Federal Courts and Nominations

Senate Judiciary Committee Republicans: Hypocrisy, Revisionism and the D.C. Circuit

This morning, by a strictly party-line vote of 10-8, the Senate Judiciary Committee approved the nomination of Patricia Millett to the D.C. Circuit, sending it on to the full Senate for consideration after the recess.  No Republican Senator voiced any concern whatsoever with Ms. Millett’s qualifications to be a federal judge.  To the contrary, Senator Orrin Hatch (R-UT) specifically said, “I have no objection to her personally…I think she’s probably well qualified.”  This echoed the praise that Senator Ted Cruz (R-TX) had already lavished on Ms. Millett at her July 10 confirmation hearing.

So why all the “no” votes for a nominee Republicans admit is well-qualified?  Well, it’s pretty obvious.  Including the D.C. Circuit’s very active senior judges, Republican-appointed judges on that court have a sharp 9-5 majority, which they are using, in the words of Pulitzer Prize winning columnist and George Mason Professor Steven Pearlstein, to wage “judicial jihad against the regulatory state.”  As Pearlstein observed, “dysfunctional government has become the strategic goal of the radical fringe [on the political right]…Nowhere has this strategy been pursued with more fervor, or more success, than the U.S. Court of Appeals for the District of Columbia Circuit, where a new breed of activist judges are waging a determined and largely successful war on federal regulatory agencies.”

Of course, in voting against Ms. Millett today, Republicans did not own up to a desire to preserve their ideological stranglehold on the D.C. Circuit.   No, those who spoke joined in lockstep behind Ranking Member Charles Grassley (R-IA) to claim that the D.C. Circuit’s workload does not warrant any more judges.   Never mind that Senator Grassley and his colleagues were all too eager to confirm G.W. Bush nominees Janice Rogers Brown and Thomas Griffith to the D.C. Circuit when its workload was less than it is now.  We’ve previously exposed and addressed this partisan hypocrisy (e.g., here and here).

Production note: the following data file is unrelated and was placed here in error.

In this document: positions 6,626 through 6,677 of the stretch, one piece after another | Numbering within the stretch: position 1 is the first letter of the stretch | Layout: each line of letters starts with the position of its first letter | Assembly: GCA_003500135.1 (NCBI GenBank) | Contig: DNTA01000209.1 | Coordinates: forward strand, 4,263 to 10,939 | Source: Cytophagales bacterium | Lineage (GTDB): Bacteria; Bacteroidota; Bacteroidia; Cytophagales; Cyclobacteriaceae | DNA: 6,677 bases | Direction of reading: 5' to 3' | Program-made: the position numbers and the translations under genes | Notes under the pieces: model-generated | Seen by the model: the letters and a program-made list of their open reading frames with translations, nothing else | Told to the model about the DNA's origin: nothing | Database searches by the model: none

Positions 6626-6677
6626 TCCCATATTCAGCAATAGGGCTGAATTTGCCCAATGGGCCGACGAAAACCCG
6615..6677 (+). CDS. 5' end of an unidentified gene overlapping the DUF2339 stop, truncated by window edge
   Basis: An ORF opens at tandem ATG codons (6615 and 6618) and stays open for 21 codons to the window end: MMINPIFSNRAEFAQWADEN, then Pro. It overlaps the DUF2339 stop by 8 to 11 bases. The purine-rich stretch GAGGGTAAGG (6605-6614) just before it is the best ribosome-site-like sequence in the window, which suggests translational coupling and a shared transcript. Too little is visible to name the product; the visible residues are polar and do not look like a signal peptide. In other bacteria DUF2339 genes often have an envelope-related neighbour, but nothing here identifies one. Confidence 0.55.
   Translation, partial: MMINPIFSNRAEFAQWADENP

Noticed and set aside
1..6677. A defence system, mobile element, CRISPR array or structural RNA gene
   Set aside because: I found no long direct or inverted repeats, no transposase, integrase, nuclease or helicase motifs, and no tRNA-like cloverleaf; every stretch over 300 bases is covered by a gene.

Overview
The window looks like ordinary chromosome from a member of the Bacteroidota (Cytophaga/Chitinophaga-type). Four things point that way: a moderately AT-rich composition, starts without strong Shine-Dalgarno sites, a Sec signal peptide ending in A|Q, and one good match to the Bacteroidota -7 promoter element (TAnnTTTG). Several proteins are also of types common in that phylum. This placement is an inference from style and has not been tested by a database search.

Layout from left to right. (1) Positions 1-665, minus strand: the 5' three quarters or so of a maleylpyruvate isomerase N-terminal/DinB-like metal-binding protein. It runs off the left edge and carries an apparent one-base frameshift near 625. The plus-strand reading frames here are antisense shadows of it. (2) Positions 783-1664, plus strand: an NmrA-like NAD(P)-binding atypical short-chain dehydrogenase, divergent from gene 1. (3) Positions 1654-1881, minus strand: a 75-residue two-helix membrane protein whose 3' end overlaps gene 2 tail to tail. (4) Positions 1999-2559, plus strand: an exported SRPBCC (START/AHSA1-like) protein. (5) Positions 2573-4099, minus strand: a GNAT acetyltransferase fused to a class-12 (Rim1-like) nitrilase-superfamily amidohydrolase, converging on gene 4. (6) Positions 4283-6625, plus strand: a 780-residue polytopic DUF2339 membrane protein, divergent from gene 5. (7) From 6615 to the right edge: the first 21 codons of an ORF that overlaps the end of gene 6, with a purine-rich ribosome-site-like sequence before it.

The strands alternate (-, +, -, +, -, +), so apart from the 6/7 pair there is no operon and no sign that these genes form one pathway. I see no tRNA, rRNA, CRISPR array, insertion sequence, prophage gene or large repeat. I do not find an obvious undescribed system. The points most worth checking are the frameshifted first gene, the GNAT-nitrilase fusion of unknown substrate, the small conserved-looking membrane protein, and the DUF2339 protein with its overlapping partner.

Today, Senator Hatch dredged up a letter written on July 27, 2006 – seven years ago—to Senator Arlen Specter (R-PA), then Chair of the Judiciary Committee, by Democratic Senators on the Committee, asking to postpone a hearing on the nomination of Peter Keisler to the D.C. Circuit.   According to Senator Hatch, the letter writers said that “no nominee to this court should be considered until the need for the judgeship is established.”

But that’s not what they said.   The 2006 letter was not written in a nominations vacuum, nor about the confirmation process generally.  To the contrary, and as Senator Hatch neglected to mention, the letter was written specifically about the nomination of Mr. Keisler to fill the 11th active seat on the D.C. Circuit; the letter questioned the need for filling that seat on the court, not any vacancy at all.   And, in this regard, the letter writers noted the prior opposition of Republican Senators to filling the court’s 11th seat, including during the Clinton Administration.   Today, only eight of the court’s active judgeships are filled.   That the court needs more than eight active judges was certainly not debated in 2006.   

Senator John McCain has said that President Obama’s three nominees to the D.C. Circuit deserve up or down votes.   As he noted, “elections have consequences.”  When the Senate returns in September, Ms. Millett should promptly be given such a vote.   

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